They both get to the callbacks a bit on the late side but after some sixty seconds of huffing and puffing they are allowed to perform. Meanwhile the ENTIRE student body of East High School files into to see the audition because… well because this is HIGH SCHOOL MUSICAL damnit!

In the moment we all have been forced to wait for, Gabby and Troy finally perform at their callback audition. Well, almost, Gabby gets a dash of stage fright and starts to run away. Troy reassures her “Hey hey hey come here, look right at me, right at me, like the first time we sang together.” And, if you like, think back to my theory on just what that “first time together” from the beginning of the movie was analogous to. Got that image? Okay, good, now picture Kelsey wearing her Al Jolson wanna be costume playing the piano and bugging her eyes out meanwhile the entire student body plus Troy’s dad watches Troy and Gabby “relive their first time together” in front of a blue city-scape background (which literally descends out of the ceiling which means there’s also a stage manager back their somewhere) and you will have visualized the climax to HIGH SCHOOL MUSICAL perfectly. “Can you feel it building like a wave the ocean just can’t control?” Oh yeah baby. Admittedly it’s all pretty euphoric and reminds us that pop music really can bring the bourgeoisie together like nothing else.

Well the two wrap up the song staring into each other’s eyes with chests heaving while the crowd goes wild. Kelsey takes a bow, but no one pays her any mind. (And yes, by the way, there IS a stage manager back there.)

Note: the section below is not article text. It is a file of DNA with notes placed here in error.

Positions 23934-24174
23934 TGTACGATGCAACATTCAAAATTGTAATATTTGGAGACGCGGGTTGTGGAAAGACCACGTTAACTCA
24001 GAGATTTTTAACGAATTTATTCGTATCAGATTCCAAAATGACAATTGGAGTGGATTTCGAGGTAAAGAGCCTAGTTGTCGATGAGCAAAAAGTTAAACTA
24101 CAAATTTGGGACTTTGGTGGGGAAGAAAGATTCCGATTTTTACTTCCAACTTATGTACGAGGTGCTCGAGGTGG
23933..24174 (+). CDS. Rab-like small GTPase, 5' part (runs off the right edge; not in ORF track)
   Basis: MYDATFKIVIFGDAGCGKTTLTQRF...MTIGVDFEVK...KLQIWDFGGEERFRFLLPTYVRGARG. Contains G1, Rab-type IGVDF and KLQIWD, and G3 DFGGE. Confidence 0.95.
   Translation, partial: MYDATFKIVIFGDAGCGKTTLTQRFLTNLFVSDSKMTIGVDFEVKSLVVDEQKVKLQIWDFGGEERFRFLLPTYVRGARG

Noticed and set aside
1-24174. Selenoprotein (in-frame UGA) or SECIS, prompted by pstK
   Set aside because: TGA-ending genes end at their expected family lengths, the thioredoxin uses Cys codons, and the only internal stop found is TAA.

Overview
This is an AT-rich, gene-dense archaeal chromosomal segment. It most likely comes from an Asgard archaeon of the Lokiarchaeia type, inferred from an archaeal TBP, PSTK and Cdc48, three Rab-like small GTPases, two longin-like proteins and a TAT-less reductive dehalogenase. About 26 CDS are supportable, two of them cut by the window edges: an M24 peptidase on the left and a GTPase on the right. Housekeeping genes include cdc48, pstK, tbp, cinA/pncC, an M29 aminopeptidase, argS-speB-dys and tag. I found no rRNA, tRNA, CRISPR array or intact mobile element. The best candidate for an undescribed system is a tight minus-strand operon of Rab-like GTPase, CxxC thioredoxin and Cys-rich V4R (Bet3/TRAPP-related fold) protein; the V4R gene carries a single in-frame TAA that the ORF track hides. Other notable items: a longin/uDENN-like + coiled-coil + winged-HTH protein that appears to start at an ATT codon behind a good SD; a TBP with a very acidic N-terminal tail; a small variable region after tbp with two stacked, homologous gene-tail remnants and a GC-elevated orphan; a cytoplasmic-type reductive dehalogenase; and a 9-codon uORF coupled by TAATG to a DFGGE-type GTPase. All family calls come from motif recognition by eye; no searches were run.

Oh you!

Cut back to the basketball game where Troy, of course, makes the winning shot. Final score 68-67. SIXTY-EIGHT to SIXTY-SEVEN??? Most college games don’t score that high. Just who the hell are these people??? Chad meanwhile goes back to fascist mode shouting “WHAT TEAM??? (WILDCATS!!!)” per usual. The film then resolves pretty much every loose end in arguably the best choreographed (yet still dumb) part of the movie. It’s one extended take of people basically working everything out. Troy is nominated game MVP. Gabby, we learn, won the science competition. Chad asks Taylor out. Sharpay congratulates Gabby but then rebuffs Zeke’s cookie advances; Ryan, however is more than happy to chat it up with Zeke… nice. Chelsea is suddenly wearing a one strap halter top and is screwed from behind by a random basketball player (hey, if you’ve been watching this movie as long as I have, you’d be thinking the same damn thing).